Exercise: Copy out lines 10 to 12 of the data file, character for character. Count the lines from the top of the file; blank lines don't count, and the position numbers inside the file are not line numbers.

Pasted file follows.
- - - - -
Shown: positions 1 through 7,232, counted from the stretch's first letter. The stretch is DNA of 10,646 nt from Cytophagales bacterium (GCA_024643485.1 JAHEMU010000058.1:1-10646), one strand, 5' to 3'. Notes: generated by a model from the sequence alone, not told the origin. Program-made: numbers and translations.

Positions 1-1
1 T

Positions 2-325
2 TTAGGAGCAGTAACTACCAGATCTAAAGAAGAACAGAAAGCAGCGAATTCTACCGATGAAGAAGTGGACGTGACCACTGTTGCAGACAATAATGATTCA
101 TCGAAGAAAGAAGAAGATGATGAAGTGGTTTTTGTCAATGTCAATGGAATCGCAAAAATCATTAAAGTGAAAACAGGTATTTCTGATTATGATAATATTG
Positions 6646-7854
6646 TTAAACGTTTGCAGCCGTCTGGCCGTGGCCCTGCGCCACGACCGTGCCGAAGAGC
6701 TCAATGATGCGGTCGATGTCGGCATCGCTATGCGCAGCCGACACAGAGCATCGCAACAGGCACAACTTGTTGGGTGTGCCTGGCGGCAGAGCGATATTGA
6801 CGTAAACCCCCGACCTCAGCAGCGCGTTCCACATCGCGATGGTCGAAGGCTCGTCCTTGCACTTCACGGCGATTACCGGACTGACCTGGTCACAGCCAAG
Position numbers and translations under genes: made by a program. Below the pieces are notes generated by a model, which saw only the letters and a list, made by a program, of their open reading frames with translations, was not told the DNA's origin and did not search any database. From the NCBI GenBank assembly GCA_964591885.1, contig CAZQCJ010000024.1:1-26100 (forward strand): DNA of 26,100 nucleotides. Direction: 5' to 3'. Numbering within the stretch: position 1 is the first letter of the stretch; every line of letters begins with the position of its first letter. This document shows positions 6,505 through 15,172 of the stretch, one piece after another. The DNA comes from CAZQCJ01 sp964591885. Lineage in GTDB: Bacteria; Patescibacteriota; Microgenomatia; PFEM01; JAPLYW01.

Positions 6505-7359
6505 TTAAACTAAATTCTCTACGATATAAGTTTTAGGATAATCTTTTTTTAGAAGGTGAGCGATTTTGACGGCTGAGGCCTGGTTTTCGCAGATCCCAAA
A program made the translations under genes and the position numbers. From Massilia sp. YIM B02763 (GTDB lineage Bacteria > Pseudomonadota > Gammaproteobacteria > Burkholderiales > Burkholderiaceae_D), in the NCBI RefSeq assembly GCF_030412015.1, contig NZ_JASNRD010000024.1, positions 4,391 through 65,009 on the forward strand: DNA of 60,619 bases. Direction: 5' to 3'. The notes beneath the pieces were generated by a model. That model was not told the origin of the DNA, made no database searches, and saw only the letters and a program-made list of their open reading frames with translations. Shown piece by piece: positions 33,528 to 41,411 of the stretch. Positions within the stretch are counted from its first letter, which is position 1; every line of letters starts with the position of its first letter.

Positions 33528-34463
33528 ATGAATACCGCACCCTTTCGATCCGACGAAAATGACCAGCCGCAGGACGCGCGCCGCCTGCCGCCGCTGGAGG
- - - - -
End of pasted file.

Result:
6801 CGTAAACCCCCGACCTCAGCAGCGCGTTCCACATCGCGATGGTCGAAGGCTCGTCCTTGCACTTCACGGCGATTACCGGACTGACCTGGTCACAGCCAAG
Position numbers and translations under genes: made by a program. Below the pieces are notes generated by a model, which saw only the letters and a list, made by a program, of their open reading frames with translations, was not told the DNA's origin and did not search any database. From the NCBI GenBank assembly GCA_964591885.1, contig CAZQCJ010000024.1:1-26100 (forward strand): DNA of 26,100 nucleotides. Direction: 5' to 3'. Numbering within the stretch: position 1 is the first letter of the stretch; every line of letters begins with the position of its first letter. This document shows positions 6,505 through 15,172 of the stretch, one piece after another. The DNA comes from CAZQCJ01 sp964591885. Lineage in GTDB: Bacteria; Patescibacteriota; Microgenomatia; PFEM01; JAPLYW01.

Positions 6505-7359